Dinosaur tracks, droppings, feeding traces, nests and so much more -- a review of a major volume on the science of palaeoichnology...
Five intriguing discoveries and recent news items
A recent tour of the Natural History Museum (London) bookshop reminded me that my 2009 book, The Great Dinosaur Discoveries (A & C Black in the UK, University of California Press in the USA), is still on sale and in demand.
If you pay any attention to the world of zoological research (as you will do, given that you're reading a blog called Tetrapod Zoology), you'll know that the study of anatomy has very much come to the fore in recent years.
Time again to look at some recently published books relevant to the TetZooniverse - book on palaeoart, primates, bats, and crocodylians...
Researchers have found what appear to be collagen fibers and blood cells in unremarkable-looking fossils
So, the name Brontosaurus is back in business. After comparing, analysing, measuring and coding an extraordinary amount of anatomical detail pertaining to diplodocid sauropods, Emanuel Tschopp and colleagues have produced the largest-ever phylogenetic analysis of sauropods (Tschopp et al.
A couple of weeks ago I hatched a plan to write about all the neat new dinosaur-themed studies that had just appeared in print; I began by penning my thoughts on the Brontosaurus issue.
Following on from February's review of Matthew P. Martyniuk's Beasts of Antiquity: Stem-Birds in the Solnhofen Limestone, it's time once again to look at another recently published dinosaur-themed book.
The behaviour of long-extinct animals remains an area of major public and scientific interest the great perennial problem being that were always massively constrained, if not crippled, by a frustrating lack of data.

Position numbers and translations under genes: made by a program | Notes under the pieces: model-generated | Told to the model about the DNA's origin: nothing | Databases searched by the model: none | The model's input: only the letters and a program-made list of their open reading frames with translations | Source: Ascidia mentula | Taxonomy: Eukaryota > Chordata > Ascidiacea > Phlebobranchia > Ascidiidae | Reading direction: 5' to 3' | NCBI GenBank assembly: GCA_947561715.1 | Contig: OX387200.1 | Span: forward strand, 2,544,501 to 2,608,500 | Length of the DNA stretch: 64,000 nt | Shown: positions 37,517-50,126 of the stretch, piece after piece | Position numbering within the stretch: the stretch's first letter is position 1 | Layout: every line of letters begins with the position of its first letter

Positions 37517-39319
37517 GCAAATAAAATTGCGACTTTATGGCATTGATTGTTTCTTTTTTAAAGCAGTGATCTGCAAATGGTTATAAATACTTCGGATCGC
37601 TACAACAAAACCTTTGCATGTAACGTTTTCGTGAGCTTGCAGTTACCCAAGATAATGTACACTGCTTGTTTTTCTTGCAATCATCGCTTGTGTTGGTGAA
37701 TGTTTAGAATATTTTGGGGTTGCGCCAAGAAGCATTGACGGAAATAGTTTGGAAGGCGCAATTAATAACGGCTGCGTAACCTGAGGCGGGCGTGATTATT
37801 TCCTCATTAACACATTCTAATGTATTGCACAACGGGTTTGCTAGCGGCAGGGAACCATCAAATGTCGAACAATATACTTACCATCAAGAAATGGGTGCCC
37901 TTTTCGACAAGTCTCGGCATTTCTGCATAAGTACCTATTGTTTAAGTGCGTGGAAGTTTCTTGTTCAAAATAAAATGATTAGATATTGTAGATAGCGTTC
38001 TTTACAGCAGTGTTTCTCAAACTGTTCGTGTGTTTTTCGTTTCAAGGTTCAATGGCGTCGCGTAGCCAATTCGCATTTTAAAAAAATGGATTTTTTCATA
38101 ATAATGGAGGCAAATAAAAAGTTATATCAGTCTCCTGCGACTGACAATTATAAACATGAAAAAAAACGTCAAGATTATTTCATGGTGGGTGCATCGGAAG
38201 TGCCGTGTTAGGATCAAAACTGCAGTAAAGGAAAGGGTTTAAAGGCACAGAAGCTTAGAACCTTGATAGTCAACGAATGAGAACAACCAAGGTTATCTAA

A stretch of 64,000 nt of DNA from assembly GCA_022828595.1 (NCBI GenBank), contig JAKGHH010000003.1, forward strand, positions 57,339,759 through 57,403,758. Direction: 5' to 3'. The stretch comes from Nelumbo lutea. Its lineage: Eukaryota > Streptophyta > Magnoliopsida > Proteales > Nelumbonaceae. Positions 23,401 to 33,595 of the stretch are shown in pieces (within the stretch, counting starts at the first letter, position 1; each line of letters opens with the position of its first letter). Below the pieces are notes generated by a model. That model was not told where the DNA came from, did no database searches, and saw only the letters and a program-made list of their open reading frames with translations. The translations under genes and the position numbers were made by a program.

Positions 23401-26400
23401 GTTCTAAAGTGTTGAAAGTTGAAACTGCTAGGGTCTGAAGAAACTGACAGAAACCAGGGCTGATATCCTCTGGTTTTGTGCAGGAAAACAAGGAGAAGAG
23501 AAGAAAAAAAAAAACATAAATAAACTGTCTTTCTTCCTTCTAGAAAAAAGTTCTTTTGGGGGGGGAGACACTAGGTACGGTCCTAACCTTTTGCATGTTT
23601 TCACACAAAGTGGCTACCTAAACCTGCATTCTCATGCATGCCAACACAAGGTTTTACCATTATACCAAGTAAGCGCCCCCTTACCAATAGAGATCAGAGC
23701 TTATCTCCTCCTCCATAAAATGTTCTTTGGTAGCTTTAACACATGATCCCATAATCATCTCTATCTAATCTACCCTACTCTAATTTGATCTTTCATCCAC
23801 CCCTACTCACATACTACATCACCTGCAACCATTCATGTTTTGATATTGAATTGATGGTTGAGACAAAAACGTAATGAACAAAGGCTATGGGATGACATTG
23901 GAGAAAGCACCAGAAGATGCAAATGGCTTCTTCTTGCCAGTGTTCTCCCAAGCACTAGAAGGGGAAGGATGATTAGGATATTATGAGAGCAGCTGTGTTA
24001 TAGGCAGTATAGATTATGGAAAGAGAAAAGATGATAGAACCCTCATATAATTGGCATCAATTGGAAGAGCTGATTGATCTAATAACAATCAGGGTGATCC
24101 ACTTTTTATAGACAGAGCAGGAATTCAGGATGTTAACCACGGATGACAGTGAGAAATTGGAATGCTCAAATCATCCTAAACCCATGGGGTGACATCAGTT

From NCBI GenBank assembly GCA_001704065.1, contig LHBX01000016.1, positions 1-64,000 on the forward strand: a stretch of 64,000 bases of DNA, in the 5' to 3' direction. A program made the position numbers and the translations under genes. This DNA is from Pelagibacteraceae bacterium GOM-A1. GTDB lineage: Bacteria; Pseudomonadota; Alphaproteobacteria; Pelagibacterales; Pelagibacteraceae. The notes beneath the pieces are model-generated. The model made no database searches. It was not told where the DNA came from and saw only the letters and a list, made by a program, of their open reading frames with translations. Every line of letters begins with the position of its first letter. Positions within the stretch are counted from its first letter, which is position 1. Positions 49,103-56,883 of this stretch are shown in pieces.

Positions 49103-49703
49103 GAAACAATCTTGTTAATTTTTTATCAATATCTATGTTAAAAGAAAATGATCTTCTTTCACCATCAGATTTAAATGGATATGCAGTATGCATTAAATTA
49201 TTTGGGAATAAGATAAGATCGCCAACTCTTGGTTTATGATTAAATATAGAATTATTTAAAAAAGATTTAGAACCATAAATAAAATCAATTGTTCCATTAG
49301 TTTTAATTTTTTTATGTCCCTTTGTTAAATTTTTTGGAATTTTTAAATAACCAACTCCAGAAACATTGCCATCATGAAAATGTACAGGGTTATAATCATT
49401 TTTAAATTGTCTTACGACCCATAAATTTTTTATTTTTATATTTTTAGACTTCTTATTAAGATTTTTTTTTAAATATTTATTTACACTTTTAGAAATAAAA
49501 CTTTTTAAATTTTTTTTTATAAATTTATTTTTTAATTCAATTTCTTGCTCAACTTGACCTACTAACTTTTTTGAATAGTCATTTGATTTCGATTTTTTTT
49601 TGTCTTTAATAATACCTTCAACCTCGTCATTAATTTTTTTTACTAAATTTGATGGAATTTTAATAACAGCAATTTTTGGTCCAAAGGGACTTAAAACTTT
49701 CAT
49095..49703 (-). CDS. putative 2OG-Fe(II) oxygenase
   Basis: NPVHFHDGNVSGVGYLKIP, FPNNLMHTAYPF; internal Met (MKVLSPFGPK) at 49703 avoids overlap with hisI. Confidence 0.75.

I think it’s the eyes. There is a lot of paleoart out there, and we feature a lot of it here on Symbiartic. Something about dinosaurs attracts some of the very best nature and science illustrators out there.
You live in the Jurassic and you've evolved giant, diamond-shaped bone plates that stick out the top of your neck, back and tail. Why, evolution, why??
Last year, John Conway, Memo Kosemen and myself published All Yesterdays (it also features skeletal reconstructions by the brilliant Scott Hartman), a book that focused specifically on the more speculative aspects of palaeoart: follow the links below for more on this project.
A Balaur bondoc pair in their forested Romanian home, 67 or so million years ago. Artwork by Emily Willoughby. Read on for more about this image. Paravian theropods are all the rage right now, and not just because of the phylotarded, retrofitted ones that appear in a certain blockbuster movie.
One of the birds I see most regularly here in southern England is the Eurasian coot Fulica atra. This is another of those oh-so-familiar animals that we see so often that we normally pay it little attention.
Take a break from the heat this summer to step into some cool galleries exhibiting scienceart. If the exhibits keep pouring in at this rate, I’ll have to split up this post by region.
This is the dish on the latest exhibits combining science and art around the country. This time the prize for the most bumpin’ scienceArt scene goes to the Northeast, amirite?
This Friday and Saturday (20th and 21st September, 2013), the National Oceanography Centre, University of Southampton, is hosting the Jehol-Wealden International Conference.
Dinosaur fossil mounts can be breathtaking in their grandeur. It’s rare that illustrations of the fossils can have that affect. Scott Hartman has been illustrating dinosaur fossil skeletons for years, and is one of the clearest, most detail-oriented illustrators we are lucky to have describe our favourite, dynamic, prehistoric beasties.
Human activity like trade has helped launch a deadly wave of fungal disease